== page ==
The basic tenets of spine surgery are the key to a successful procedure in the oncology patient. Even in emergent situations, the surgeon must thoroughly understand the regional anatomy, obtain adequate exposure, and employ gentle tissue handling techniques. Most importantly, pathological changes in anatomy must be understood and regional structures of vital importance must be identified before proceeding. It is wise to work from normal to pathological anatomy to maintain orientation. Tumors are notoriously unpredictable in their behavior: ensuring that all structures are well visualized and protected in a systematic fashion allows a surgeon to react confidently in the face of unexpected complications such as sudden hemorrhage. Finally, respecting natural tissue planes, maintaining reasonable hemostasis, and ensuring that soft tissue remains vital and perfused will lessen the physiological stress of surgery and improve healing in patients who may be weakened by their primary disease and treatments. A thoughtful and deliberate approach to these technically challenging surgeries and complex patients will improve the chance of success.

Neurologic Injury

One of the major goals of spine surgery for metastasis is the prevention or potential reversal of neurologic deficit due to spinal cord compression. However, one of the most feared surgical complications is spinal cord injury. Preoperative, intraoperative, and postoperative practices may reduce the risk of neurologic deterioration. Additionally, appropriate intraoperative and postoperative response to suspected spinal cord injury may minimize or reverse potential deficits.

Preoperatively, unless medically contraindicated, patients with new neurologic deficit who are undergoing preoperative medical and oncological workup should receive high-dose steroids to decrease spinal cord edema.5 Commonly, this takes the form of a loading dose and subsequent maintenance doses. The standard is now 10 mg of dexamethasone bolus and 4 to 6 mg every 6 hours is a reasonable starting point, although this standard remains controversial. Ultimately, following surgery, the drug is tapered down to oncologically useful doses.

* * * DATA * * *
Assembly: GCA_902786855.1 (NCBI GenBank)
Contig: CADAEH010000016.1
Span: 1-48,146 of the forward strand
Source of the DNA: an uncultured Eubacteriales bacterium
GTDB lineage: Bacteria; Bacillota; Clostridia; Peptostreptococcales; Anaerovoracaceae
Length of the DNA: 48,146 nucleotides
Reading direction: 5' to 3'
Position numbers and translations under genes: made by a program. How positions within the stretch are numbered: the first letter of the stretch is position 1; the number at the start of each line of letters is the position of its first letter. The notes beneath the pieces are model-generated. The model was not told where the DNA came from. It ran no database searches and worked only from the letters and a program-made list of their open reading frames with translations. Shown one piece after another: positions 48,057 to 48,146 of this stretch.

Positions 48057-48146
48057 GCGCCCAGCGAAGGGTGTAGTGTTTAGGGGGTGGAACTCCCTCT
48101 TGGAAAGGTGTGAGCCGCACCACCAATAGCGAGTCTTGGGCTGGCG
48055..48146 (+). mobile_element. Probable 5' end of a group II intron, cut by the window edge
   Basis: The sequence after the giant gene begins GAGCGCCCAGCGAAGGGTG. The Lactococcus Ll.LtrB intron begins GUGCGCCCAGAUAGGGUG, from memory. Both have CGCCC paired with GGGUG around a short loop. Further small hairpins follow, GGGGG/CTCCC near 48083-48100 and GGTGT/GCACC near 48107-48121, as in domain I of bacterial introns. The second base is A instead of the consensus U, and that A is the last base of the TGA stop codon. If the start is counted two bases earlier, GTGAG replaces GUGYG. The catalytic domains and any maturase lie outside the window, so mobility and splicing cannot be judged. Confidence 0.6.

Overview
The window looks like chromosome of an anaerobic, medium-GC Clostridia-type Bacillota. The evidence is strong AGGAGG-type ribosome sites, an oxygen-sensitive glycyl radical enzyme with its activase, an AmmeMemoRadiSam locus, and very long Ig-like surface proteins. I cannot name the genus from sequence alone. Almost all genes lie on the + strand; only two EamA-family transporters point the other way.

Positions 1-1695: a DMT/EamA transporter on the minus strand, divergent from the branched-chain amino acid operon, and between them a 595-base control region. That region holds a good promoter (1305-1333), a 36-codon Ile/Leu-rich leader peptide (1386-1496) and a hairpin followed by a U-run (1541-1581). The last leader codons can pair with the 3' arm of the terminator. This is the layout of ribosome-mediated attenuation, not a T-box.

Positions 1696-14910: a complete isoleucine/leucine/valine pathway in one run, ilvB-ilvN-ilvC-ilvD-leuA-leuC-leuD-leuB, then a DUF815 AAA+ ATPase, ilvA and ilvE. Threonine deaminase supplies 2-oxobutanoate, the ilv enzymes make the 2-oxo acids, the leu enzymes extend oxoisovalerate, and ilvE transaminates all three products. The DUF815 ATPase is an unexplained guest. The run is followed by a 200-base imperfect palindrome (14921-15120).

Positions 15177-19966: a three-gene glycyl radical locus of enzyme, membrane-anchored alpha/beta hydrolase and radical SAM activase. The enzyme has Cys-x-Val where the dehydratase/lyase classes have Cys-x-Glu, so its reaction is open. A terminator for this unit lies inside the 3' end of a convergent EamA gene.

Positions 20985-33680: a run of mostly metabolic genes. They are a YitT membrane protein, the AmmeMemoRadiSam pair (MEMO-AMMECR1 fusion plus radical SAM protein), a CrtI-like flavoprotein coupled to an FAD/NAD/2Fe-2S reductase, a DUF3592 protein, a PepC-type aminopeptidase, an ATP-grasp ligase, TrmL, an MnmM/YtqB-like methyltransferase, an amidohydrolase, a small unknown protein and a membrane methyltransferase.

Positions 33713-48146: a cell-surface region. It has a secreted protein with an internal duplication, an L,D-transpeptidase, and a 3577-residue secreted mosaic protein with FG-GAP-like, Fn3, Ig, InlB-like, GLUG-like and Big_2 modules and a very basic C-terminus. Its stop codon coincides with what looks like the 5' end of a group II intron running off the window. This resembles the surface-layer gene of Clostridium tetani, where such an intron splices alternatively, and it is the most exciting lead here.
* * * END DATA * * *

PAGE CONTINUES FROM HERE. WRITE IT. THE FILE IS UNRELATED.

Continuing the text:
Intraoperatively, for cases involving spinal cord decompression, we commonly use somatosensory evoked potential (SSEP) and motor evoked potential (MEP) monitoring, and free-running electromyogram (EMG) can be used in cases of root compression. Prepositioning neurophysiological baselines should be obtained and maintained throughout the procedure. If signals are poor, consideration can be given to a postpositioning wake-up test. The surgical, anesthesia, and neuromonitoring teams should be well versed in their response to a decreased monitoring response.6 The surgical team should consider whether new or increased mechanical cord compression has occurred, such as hematoma, instrumentation malposition, or deformity correction, and consider decompressing or reversing it if possible. The anesthesia team should ensure that the patient is normothermic and hemodynamically resuscitated, and that there were no changes to anesthetic/medication delivery, and should consider raising mean arterial pressure to 90 mm Hg. The monitoring team should check its equipment and leads to ensure there is no technical problem with the device. Steroid bolus can be considered if not already given.

Postoperatively, at the discretion of the surgical team, blood pressure may be artificially elevated and steroids continued in an effort to increase cord perfusion and decrease edema. This is especially helpful in patients with new deficits, or in instances where it is suspected that the vascular perfusion pattern of the spinal cord is altered, such as multiple nerve root and radicular artery sacrifices.

Adjacent Organ Injury

Epidural tumor surgery may be complicated by injury to an adjacent structure. Surgical planning to minimize such transgressions includes understanding anatomy distortion through pathological processes, protecting adjacent structures (for example, placing ureteral stents or employing preoperative endovascular vessel sacrifice), and minimizing multiple-compartment surgeries (for instance, using an extra-cavitary approach to thoracic spinal lesions while avoiding the chest cavity). A plan for intraoperative iatrogenic adjacent organ injury should be considered preoperatively.

Spinal Fluid Leak

Cerebrospinal fluid (CSF) extravagation may complicate wound healing and result in intradural tumor seeding (Fig. 9.1). Although best avoided, if dural tears occur in oncological cases, they should be aggressively treated in a similar fashion to those occurring in other spine surgeries.7 Dural rents should be repaired primarily or using a patch graft if the rent is too large for primary closure. Similarly, if rhizotomy is performed, the root should be tied or clipped securely to prevent CSF egress. Oversewing a muscle pledget or using a dural sealant can be considered. When a durotomy is irreparable, the use of a lumbar drain for several days will decrease the hydrostatic pressure on the repair. Additionally, CSF absorption may be compromised in irradiated tissue, thus even low-volume leaks are prone to wound healing problems.3

< div class='tao-gold-member'>

Jul 12, 2016 | Posted by in ORTHOPEDIC | Comments Off on Surgical Complications and Their Avoidance
Premium Wordpress Themes by UFO Themes